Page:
4.2. Motor Abilities and Reactive Agility

Analyzing the results of univariate correlation analyses, it is evident that all power-related variables significantly correlate with reactive agility in boys. The correlation coefficients ranged from 0.28 to 0.51 for jumping performance, 0.62 to 0.64 for sprinting, and 0.66 to 0.74 for TCODS and 20Y performances. However, multivariate analysis revealed TCODS as the only significant predictor of TRAG. Thus, we can confirm that TCODS in the here-studied boys was an indicator of “overall motor status”. Actually, this is in accordance with previous studies where authors examined predictors of RAG in competitive athletes, where significant correlations between the sport-specific CODS and RAG performances were reported of professional futsal players, young soccer players, young tennis players, and rugby league professional players [25,26,27]. Another important element additionally explains the importance of TCODS in predicting TRAG. In brief, TCODS and TRAG had similar scenarios and consisted of similar movement patterns (please see Methods for details). While strong correlations between pre-planned and non-planned agility tests with the same movement patterns were well documented in previous studies, we have no doubt that it additionally contributed to the finding that TCODS was the only significant predictor of TRAG in this study [27,28,29].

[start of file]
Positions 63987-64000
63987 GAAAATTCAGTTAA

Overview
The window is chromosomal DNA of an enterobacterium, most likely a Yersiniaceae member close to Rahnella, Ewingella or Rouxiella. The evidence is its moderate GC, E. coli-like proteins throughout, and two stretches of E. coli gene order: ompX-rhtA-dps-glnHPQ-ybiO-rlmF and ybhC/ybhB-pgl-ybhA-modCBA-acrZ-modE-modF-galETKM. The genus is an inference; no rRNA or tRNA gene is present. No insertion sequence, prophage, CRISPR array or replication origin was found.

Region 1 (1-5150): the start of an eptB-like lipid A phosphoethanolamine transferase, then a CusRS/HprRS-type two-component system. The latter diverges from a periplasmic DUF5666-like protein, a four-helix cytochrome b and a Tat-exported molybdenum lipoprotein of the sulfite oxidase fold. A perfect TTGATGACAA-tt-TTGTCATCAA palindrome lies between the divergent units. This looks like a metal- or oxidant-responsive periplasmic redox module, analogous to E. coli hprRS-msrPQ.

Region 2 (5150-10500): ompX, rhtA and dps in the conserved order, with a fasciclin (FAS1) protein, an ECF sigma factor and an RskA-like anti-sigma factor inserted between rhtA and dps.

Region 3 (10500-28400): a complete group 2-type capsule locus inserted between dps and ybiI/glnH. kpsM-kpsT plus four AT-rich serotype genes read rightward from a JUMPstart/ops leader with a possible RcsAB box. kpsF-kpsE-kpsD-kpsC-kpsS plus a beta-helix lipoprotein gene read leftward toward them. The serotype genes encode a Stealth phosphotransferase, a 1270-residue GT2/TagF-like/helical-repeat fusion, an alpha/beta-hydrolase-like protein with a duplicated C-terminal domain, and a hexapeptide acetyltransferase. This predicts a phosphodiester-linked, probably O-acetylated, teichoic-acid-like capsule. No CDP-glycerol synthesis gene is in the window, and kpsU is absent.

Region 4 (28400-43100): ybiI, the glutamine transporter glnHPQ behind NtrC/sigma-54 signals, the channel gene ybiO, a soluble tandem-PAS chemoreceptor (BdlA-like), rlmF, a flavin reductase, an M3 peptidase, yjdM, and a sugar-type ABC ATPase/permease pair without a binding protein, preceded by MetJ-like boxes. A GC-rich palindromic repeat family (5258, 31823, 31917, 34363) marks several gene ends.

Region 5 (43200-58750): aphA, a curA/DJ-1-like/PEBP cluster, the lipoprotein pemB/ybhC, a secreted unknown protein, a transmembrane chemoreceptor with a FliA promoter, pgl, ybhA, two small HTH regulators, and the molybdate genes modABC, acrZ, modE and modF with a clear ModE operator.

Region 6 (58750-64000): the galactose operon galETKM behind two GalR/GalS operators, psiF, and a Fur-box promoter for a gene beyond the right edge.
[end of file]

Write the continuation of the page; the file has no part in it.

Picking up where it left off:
While TCODS was a significant predictor of TRAG in girls as well, we have no doubts that the background of its influence on TRAG for girls is almost certainly very similar to the one previously discussed for boys. However, the indicators of lower body power (e.g., CMJ and DJ) were also significantly multivariately associated with TRAG among girls. The explanation of these associations should be found in the characteristics of the CMJ and DJ.